Experimental procedures during trapping assays involve changes in laser intensity, for example, in form of closing a shutter to trap a new particle or due to changes in trap stiffness [7

7. M. D. Wang, H. Yin, R. Landick, J. Gelles, and S. M. Block, “Stretching DNA with optical tweezers,” Biophys. J. 72, 1335–1346 (1997). [CrossRef] [PubMed]

, 8

8. K. Neuman and S. Block, “Optical Trapping,” Rev. Sci. Instrum. 75, 2787–2809 (2004). [CrossRef]

]. For infrared lasers, such intensity changes lead to a significant change in heating of the trapping objective [9

9. K. Svoboda and S. M. Block, “Biological Applications of Optical Forces,” Annu. Rev. Biophys. Biomol. Struct. 23, 247–285 (1994). [CrossRef] [PubMed]

]. Since thermal relaxation times of the objective and more importantly its mount are on the order of several 100–1000 s—as we will show below—long equilibration times are needed to regain stable conditions. Such long times are often not desirable in sensitive single molecule biophysical assays. To reduce equilibration times, active temperature stabilization is necessary. Commercially available objective heaters provide temperature stability to within 0.1K at best. Objective heating by fluid-pumped copper jackets reached similar temperature stability [10

10. H. B. Mao, J. R. Arias-Gonzalez, S. B. Smith, I. Tinoco, and C. Bustamante, “Temperature control methods in a laser tweezers system,” Biophys. J. 89, 1308–1316 (2005). [CrossRef] [PubMed]

]. Such a temperature range leads to approximately 100 nm expansion of an objective based on a linear thermal expansion coefficient of ≈20·10-6 K-1 and an objective size of ≈5 cm. This expansion directly shifts the focal point of the objective relative to the sample and therefore leads to drift of the optical tweezers relative to the surface. Thus, to achieve nm-resolution for absolute measurements, the objective temperature needs to be stabilized with millikelvin precision.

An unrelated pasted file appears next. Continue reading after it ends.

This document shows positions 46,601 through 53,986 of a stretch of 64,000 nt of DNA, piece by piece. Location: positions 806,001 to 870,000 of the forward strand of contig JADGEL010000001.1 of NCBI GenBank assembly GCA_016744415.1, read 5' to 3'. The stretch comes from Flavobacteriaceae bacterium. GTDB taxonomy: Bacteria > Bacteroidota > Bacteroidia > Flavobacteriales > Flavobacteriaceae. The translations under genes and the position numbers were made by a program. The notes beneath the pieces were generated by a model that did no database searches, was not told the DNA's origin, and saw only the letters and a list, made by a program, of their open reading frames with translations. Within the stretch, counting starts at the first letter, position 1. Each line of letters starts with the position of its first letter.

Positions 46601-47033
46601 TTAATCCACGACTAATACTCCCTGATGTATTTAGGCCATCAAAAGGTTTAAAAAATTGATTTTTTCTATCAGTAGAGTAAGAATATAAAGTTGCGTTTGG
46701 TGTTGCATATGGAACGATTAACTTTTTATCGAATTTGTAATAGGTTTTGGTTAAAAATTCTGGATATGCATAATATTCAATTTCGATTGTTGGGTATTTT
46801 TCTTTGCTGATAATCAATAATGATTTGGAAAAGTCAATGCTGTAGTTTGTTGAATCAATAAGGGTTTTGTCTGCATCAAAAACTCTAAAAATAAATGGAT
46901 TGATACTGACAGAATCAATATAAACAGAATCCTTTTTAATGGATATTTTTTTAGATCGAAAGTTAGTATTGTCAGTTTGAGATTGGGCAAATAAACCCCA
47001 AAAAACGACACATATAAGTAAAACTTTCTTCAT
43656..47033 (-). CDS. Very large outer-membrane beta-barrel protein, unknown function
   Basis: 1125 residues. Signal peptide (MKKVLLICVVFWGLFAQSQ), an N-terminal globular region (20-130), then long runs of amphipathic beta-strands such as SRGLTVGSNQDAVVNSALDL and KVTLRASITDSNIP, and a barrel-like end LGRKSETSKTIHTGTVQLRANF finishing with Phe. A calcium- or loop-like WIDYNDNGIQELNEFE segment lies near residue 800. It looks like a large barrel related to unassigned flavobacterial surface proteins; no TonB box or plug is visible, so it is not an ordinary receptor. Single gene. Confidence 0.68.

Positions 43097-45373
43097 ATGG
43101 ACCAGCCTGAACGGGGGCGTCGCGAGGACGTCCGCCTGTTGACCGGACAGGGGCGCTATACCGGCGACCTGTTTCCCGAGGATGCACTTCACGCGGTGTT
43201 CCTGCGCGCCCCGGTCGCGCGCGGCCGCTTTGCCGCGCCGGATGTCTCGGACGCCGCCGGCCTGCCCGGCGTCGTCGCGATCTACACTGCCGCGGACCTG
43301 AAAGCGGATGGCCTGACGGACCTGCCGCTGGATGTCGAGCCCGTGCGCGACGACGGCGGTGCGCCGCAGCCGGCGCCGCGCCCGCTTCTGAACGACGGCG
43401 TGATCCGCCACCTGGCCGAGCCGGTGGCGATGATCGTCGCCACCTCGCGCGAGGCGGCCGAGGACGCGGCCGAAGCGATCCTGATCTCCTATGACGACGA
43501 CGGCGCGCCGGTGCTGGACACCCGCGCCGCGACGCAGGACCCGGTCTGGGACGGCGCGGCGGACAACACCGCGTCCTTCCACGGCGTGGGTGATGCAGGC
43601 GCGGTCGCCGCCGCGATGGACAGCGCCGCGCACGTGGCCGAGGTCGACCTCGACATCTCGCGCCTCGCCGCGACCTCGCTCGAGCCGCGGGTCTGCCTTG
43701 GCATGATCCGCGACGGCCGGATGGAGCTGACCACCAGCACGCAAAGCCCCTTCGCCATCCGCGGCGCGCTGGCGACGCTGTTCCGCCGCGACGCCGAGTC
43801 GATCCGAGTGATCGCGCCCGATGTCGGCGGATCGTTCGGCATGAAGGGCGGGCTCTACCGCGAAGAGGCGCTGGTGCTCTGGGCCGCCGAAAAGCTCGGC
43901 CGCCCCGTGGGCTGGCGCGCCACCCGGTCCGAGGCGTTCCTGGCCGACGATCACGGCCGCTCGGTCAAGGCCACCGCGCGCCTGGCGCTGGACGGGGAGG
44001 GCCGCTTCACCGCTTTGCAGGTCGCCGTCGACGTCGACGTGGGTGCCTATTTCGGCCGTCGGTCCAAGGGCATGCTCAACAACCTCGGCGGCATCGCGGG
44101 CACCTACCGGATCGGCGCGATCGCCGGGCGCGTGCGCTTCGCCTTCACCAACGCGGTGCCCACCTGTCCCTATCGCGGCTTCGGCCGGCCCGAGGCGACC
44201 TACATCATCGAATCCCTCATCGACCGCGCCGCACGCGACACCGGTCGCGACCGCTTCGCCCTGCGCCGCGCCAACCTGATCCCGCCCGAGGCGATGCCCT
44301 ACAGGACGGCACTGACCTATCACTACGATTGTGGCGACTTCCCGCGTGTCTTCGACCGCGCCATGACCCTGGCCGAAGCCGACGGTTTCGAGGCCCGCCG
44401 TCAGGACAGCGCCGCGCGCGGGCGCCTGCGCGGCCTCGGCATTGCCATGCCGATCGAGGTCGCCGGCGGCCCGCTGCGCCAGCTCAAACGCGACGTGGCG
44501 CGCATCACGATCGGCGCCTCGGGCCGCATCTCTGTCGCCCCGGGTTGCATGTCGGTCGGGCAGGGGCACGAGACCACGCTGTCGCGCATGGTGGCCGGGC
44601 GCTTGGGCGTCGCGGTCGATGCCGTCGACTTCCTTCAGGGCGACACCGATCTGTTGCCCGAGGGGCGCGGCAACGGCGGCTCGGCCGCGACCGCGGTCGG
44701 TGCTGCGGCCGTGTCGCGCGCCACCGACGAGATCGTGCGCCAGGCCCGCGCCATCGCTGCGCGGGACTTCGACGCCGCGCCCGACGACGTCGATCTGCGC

Here, we implement an objective temperature heating system based on Pt100 resistance temperature detectors and heating foils which are controlled via custom-written software using LabVIEW. We achieve millikelvin precision with about 8 s response time of the temperature feedback. By tracking immobilized microspheres on surfaces, we demonstrate the overall performance of the feedback and the detrimental heating effects that the laser has.

Fig. 1. (a) Schematic drawing of the optical tweezers apparatus. QPD-IF, quadrant photo-diode for intensity feedback; FI, Faraday isolator; λ/2, half-wave plate; SV, servo; BS, beam splitter; BD, beam dump; QPD-IM, quadrant photo-diode for intensity monitoring; PM, piezo mirror; PS, piezo translation stage; S, stage; PSD, position sensitive diode; LED, light emitting diode; HS, heat sink. The self-made inverted microscope (yellow) on the right-hand side is drawn as a side view, the remaining setup as a top view. (b) Schematic drawing of the temperature feedback. The red bands around the objectives indicate approximately the position and size of the heating foils.

2. Materials and methods

2.1. A compact & stable optical tweezers setup